There are a billion and a half road vehicles worldwide, with more than 90% of them using oil-based fuels, and by the half of this century, their number will double. How many of them will be “Zero Emission Vehicles” in less than thirty years from now? Predictions vary by a large degree, but there’s a high risk that EVs and FCEVs can only replace ICEVs by a small margin.

Forecasting the long-term future is not an exact science. Still, investors in big industries like vehicle manufacturing, renewable mega projects, or fossil fuel exploration can’t afford to believe in palm reading or a witch’s orb.

Instead, they base their decision on all kinds of forecasts from several research companies out there that analyze a bunch of information. There’s no such thing as a “perfect prediction”; there are only probabilities for a particular prediction to be correct, depending on a myriad of factors. The more data we have, the better.

How many vehicles will be worldwide in 2050?

Playing the game “Pick a Number” is of no use, obviously. Analyzing trends and complex data, on the other hand, is the right thing to do. Using computers and AI for modeling is even better. Add some statistics rules (by the way, Americans are probably the best in the world with statistics), and the probability for your answer to be close to accurate will be higher.

For instance, I predict that around three billion road vehicles will operate worldwide in 2050. I base my assumption on several things. Firstly, about 1.3-1.4 billion vehicles already roam the world today.

Secondly, the International Organization of Motor Vehicle Manufacturers (OICA) shows a clear trend for increasing vehicle production. While several crises impacted production numbers in some years, the last two and a half decades saw a significant increase in the number of vehicles produced.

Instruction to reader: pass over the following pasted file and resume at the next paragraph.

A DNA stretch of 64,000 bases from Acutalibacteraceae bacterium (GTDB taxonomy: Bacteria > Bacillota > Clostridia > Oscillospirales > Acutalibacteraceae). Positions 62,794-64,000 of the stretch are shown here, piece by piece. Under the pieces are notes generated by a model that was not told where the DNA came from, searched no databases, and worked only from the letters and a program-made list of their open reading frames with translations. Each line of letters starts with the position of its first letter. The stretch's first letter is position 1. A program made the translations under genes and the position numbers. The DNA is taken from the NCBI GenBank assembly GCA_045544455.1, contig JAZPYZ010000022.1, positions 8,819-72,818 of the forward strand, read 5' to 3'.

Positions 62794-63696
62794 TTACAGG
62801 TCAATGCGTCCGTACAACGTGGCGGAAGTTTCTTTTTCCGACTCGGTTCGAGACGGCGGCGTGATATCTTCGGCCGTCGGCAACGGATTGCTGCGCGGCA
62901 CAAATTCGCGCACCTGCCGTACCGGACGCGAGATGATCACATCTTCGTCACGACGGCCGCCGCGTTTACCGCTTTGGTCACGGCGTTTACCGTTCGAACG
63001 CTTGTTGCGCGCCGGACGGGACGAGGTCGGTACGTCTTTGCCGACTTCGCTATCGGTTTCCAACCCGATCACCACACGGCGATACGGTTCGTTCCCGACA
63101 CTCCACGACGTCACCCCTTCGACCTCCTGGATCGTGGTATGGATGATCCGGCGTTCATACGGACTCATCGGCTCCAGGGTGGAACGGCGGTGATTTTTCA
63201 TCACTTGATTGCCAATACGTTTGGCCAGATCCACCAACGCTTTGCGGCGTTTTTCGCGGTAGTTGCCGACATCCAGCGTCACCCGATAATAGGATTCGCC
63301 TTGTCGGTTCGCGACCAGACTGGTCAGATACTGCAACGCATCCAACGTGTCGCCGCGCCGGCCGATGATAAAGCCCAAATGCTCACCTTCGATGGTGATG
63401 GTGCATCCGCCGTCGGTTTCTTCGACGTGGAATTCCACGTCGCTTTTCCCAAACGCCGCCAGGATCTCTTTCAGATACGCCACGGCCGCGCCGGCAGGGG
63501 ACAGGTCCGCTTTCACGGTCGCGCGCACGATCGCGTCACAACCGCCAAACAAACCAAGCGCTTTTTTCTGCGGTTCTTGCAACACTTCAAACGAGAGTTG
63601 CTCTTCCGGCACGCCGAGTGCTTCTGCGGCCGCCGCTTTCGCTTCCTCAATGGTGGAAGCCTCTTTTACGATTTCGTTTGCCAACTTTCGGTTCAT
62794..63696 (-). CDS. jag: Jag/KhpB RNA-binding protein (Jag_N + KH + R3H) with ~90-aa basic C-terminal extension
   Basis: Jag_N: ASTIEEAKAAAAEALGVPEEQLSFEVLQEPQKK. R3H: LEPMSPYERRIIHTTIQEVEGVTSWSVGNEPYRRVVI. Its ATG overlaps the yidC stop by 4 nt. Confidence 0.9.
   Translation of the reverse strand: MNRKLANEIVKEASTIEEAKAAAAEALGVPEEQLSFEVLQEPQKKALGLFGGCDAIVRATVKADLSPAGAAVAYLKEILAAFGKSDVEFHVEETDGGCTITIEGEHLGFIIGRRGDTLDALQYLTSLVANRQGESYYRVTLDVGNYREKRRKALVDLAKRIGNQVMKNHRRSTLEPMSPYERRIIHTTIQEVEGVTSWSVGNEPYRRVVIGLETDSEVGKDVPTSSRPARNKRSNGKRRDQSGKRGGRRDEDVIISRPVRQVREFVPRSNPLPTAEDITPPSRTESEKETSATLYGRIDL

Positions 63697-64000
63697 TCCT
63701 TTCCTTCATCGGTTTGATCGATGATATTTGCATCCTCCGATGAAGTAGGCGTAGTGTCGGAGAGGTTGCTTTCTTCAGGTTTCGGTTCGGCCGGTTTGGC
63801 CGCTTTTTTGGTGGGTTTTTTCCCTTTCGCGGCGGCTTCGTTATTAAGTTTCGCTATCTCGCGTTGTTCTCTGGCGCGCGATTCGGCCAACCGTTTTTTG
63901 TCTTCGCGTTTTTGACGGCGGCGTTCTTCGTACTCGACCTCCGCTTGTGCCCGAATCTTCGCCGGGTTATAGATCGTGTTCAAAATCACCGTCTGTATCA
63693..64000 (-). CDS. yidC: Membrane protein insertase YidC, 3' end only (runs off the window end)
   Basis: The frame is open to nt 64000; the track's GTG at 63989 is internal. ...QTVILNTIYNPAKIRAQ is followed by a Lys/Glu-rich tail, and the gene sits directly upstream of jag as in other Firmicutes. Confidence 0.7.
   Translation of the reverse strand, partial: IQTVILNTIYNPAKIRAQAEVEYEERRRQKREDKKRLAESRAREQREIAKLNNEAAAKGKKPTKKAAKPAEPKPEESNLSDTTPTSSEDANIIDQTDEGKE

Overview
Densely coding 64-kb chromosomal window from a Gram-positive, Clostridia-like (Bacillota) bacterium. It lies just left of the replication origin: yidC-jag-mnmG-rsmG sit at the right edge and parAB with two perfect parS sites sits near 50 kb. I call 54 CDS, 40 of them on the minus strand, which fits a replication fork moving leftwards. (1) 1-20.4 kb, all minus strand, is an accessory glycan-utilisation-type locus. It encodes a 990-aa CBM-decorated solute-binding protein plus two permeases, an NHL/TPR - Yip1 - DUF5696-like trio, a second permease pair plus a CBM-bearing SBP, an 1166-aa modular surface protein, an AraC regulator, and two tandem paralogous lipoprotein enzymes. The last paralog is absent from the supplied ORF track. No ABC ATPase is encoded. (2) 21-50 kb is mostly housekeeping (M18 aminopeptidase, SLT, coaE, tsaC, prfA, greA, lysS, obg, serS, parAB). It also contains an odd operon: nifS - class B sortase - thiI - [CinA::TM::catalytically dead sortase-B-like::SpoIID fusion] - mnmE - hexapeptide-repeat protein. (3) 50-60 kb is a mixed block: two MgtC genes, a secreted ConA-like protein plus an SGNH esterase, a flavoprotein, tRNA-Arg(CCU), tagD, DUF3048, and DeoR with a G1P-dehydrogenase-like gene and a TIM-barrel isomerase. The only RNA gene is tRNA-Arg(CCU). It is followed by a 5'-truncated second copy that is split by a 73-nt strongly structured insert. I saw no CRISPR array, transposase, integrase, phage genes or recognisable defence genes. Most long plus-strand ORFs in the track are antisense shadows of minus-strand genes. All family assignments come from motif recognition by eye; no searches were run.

In 2000, 58.3 million passenger cars and commercial vehicles were manufactured. In 2010, the number grew by 33% to 77.6 million. In 2017, the production number was very close to a hundred million: 97.3 million, 25% more than in 2010 and 67% more than in 2000 (that’s two-thirds more in less than two decades!).

While COVID-19 affected 2020 production numbers, which dropped to the 2010 level, the following years marked a rebound: in 2022, the total was 85 million – a recovery of almost 10% from 2019 in just two years!

I’ll risk another prediction right now: by 2030, I expect the yearly global production of passenger cars and commercial vehicles to surpass 100 million units. Now, we should remember that around 25-30 million vehicles are scrapped yearly, which is expected to increase to nearly 50 million a year.

So this means that by 2050, there will be a surplus of around 1.3-1.5 billion vehicles compared to nowadays, when a similar number of vehicles is estimated to be in use worldwide. Unless a Third World War occurs, a new pandemic, or a zombie apocalypse – you get the picture.

There’s a high chance I’m right because the same number is forecasted by the International Energy Agency (IEA), Goldman Sachs, or Bloomberg, which have way more data than I do. Now it’s time to up the game with the next question.

How many of them must be zero-emission vehicles?

Experts expect emissions from burning coal, oil, and natural gas to be 1.1% higher in 2023 than in 2022, close to 38 billion tonnes. The EU’s Copernicus Climate Change Service (C3S) made it clear that 2023 was the warmest year since 1850. It is also grotesque that the same year, the COP 28 climate summit was presided over by one of the most prominent fossil fuels companies’ CEOs.